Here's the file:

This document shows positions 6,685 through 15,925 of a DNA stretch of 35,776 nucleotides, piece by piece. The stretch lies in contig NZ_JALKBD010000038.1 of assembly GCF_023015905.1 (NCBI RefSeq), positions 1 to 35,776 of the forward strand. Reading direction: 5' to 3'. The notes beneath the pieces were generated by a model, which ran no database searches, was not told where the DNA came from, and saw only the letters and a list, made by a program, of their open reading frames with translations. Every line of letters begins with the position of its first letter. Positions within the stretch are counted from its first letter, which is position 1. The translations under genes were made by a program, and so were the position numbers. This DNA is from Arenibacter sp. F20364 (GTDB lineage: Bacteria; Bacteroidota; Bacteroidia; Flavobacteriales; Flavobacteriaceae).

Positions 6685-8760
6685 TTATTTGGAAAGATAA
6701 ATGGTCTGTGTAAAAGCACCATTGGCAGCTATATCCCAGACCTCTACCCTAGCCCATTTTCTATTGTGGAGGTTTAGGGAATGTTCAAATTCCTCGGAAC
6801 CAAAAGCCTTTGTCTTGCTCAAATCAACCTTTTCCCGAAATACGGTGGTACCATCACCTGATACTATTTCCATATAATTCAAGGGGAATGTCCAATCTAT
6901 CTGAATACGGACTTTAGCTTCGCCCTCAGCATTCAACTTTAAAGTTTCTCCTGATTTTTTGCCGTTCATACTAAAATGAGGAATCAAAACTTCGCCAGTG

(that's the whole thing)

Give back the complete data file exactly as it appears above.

This document shows positions 6,685 through 15,925 of a DNA stretch of 35,776 nucleotides, piece by piece. The stretch lies in contig NZ_JALKBD010000038.1 of assembly GCF_023015905.1 (NCBI RefSeq), positions 1 to 35,776 of the forward strand. Reading direction: 5' to 3'. The notes beneath the pieces were generated by a model, which ran no database searches, was not told where the DNA came from, and saw only the letters and a list, made by a program, of their open reading frames with translations. Every line of letters begins with the position of its first letter. Positions within the stretch are counted from its first letter, which is position 1. The translations under genes were made by a program, and so were the position numbers. This DNA is from Arenibacter sp. F20364 (GTDB lineage: Bacteria; Bacteroidota; Bacteroidia; Flavobacteriales; Flavobacteriaceae).

Positions 6685-8760
6685 TTATTTGGAAAGATAA
6701 ATGGTCTGTGTAAAAGCACCATTGGCAGCTATATCCCAGACCTCTACCCTAGCCCATTTTCTATTGTGGAGGTTTAGGGAATGTTCAAATTCCTCGGAAC
6801 CAAAAGCCTTTGTCTTGCTCAAATCAACCTTTTCCCGAAATACGGTGGTACCATCACCTGATACTATTTCCATATAATTCAAGGGGAATGTCCAATCTAT
6901 CTGAATACGGACTTTAGCTTCGCCCTCAGCATTCAACTTTAAAGTTTCTCCTGATTTTTTGCCGTTCATACTAAAATGAGGAATCAAAACTTCGCCAGTG